The FCC today released a Notice of Proposed Rulemaking asking for public comment on its proposed Regulatory Fees for 2008.  These fees are paid annually by most commercial entities that are regulated by the FCC for the privilege of being regulated.  Noncommercial broadcasters are exempt from the fees.  The fees are normally paid in August or September, during a period of several days that will be established by the Commission after receiving comments on this proposed fee schedule.  The fees for broadcasters are, as they seemingly always do, increasing.  The Commission is also asking for comment on one specific change in how broadcast fees are collected, asking if it should collect fees from AM station licensees who have expanded band stations for both the expanded band station and the in-core channel, if the licensee is still operating both.  Currently, fees are only paid once by expanded band licensees. 

Broadcast fees are based on Class of Service and the population covered by a station.  For AM stations, the proposed fees are to increase from $400 per station for the least powerful stations in the smallest market to $450, and from $7275 for high-powered stations in the largest markets  to $7925.  For FM stations, the least powerful stations in the smallest markets are proposed to increase from $575 to $600.  For high power stations in big markets, the increase is from $9125 to $10,200.  For TV stations, the fees range from $1875 for a UHF station in the smallest markets, up to $69,400 for a VHF station in the largest markets, up from $1750 and $64,300 last year. 


Continue Reading FCC Proposes 2008 Regulatory Fee Schedule

We recently wrote about the Federal Communications Commission’s actions in their Diversity docket, designed to promote new entrants into the ranks of broadcast station owners. In addition to the rules adopted in the proceeding, the FCC is seeking comment on a number of other ideas – some to restrict the definition of the Designated Entities that are eligible to take advantage of these rules, others to expand the universe of media outlets available to potential broadcast owners – including proposals to expand the FM band onto TV channels 5 and 6, and proposals to allow certain AM stations, which were to be returned to the FCC after their owners received construction permits for expanded band stations, to retain those stations or transfer them to Designated Entities. The proposals, on which public comment is being sought, are summarized below.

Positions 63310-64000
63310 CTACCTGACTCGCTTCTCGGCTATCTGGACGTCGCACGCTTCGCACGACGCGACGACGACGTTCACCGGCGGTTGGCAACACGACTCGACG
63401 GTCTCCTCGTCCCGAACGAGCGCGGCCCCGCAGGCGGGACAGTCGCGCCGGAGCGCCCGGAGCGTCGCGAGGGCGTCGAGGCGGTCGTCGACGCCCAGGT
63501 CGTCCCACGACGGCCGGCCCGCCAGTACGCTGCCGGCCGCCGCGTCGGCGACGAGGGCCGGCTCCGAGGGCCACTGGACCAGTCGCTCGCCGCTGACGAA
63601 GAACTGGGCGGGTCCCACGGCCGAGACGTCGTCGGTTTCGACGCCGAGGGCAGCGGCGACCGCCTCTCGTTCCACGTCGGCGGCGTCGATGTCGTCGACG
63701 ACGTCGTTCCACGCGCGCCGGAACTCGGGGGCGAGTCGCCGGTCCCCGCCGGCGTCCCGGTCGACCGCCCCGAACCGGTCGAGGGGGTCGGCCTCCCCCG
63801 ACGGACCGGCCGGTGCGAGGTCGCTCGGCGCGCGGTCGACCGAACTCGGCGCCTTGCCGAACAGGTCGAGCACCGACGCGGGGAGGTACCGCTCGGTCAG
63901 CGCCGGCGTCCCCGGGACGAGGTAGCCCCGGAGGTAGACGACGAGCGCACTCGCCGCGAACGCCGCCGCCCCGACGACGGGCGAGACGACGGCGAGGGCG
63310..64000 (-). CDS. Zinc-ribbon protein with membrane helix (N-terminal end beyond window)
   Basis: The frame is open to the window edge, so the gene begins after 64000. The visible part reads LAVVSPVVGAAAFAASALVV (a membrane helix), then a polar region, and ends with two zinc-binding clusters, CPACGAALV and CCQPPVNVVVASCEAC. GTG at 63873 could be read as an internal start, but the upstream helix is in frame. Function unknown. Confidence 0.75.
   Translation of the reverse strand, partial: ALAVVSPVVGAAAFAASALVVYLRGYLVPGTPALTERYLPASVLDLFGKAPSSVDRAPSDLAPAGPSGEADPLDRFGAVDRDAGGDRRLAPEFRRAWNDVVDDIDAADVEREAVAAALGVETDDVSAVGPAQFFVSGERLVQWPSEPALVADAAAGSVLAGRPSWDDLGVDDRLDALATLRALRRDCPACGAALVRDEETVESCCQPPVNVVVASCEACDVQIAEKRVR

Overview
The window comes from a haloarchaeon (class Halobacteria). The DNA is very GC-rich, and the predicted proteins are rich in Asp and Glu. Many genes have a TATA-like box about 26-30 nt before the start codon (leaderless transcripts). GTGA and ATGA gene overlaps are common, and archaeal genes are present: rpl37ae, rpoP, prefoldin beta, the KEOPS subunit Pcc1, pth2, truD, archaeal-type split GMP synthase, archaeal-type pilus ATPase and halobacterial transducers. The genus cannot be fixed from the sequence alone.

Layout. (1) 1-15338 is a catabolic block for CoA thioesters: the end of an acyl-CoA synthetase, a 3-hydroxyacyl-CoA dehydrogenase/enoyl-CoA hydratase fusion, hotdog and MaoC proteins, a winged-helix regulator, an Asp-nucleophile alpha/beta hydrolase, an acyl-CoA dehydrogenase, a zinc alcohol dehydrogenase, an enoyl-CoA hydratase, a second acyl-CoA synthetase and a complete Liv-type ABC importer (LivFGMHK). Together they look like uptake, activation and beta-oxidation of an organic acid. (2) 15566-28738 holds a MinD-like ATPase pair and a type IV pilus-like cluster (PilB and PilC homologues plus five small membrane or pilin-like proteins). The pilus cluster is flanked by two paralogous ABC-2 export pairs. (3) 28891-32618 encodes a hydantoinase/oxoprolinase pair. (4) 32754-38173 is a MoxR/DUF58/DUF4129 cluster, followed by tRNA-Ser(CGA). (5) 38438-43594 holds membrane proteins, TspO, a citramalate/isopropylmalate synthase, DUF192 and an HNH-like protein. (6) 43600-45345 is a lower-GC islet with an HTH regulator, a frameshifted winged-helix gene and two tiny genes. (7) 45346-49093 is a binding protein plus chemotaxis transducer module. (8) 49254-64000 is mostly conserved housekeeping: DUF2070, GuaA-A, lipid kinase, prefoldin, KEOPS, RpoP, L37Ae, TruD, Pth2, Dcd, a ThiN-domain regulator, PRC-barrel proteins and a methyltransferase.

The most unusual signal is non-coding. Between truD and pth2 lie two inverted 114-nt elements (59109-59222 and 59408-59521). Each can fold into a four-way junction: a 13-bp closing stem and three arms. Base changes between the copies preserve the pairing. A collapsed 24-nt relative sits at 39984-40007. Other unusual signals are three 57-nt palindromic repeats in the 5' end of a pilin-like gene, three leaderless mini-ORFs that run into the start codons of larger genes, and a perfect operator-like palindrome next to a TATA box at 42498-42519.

Definition of Designated Entity. The first issue raised by the Commission deals with whether the class of applicants entitled to Designated Entity status and entitled to take advantage of the Commission’s diversity initiatives should be restricted. One proposal is to restrict the Designated Entity status to companies controlled by racial minorities. The Commission expressed skepticism about that proposal, noting that the courts had throw out several versions of the FCC’s EEO rules, finding that there was insufficient justification offered by the FCC to constitutionally justify raced-based preferences. The Commission asked that proponents of such preferences provide a “compelling” showing of needed, as necessary for a constitutional justification for governmental race-based discrimination.


Continue Reading FCC’s Acts to Increase Diversity in Media Ownership – Part 2, The Proposals for Future Actions – Channel 6 for FM, AM Expanded Band, Definition of Designated Entity, Must Carry for Class A TV and Others

At last Tuesday’s FCC meeting, the Commission adopted a controversial order, over the objection of two Commissioners, that could limit the processing of some applications for improvements by some full power FM stations, and would restrict translator applications, all in the name of encouraging Low Power FM (LPFM) stations to provide outlets for expression by groups that cannot get access to full-power radio stations (see our summary of that action here).  In recent weeks, two ideas have received some publicity providing an alternative outlet for these prospective local broadcasters – and both provide a simple solution (one more immediate and ad hoc than that other), but both leading to the same result – why not just extend the FM band by using TV channel 6?

The current FM band begins at 88.1 MHz, a channel that is actually immediately adjacent to TV Channel 6.  The FCC has for years restricted operations of noncommercial FM stations (which operate from 88.1 to 91.9 on the FM dial) in areas where there are Channel 6 TV stations in order to prevent the radio stations from creating interference to the reception of the TV stations.  That’s while you will often find fewer noncommercial stations, or ones with weaker coverage, in communities that have TV Channel 6 licensees.  TV stations use an FM transmission system for their audio.  Thus, you will also find that most FM receivers (especially ones without digital tuners) will pick up the audio from TV channel 6 if tuned all the way to the left of the dial.  The short-term solution to expanding the FM band came from one broadcaster who noted that fact.


Continue Reading Who Needs LPFM? – Why Not Just Expand the FM Dial?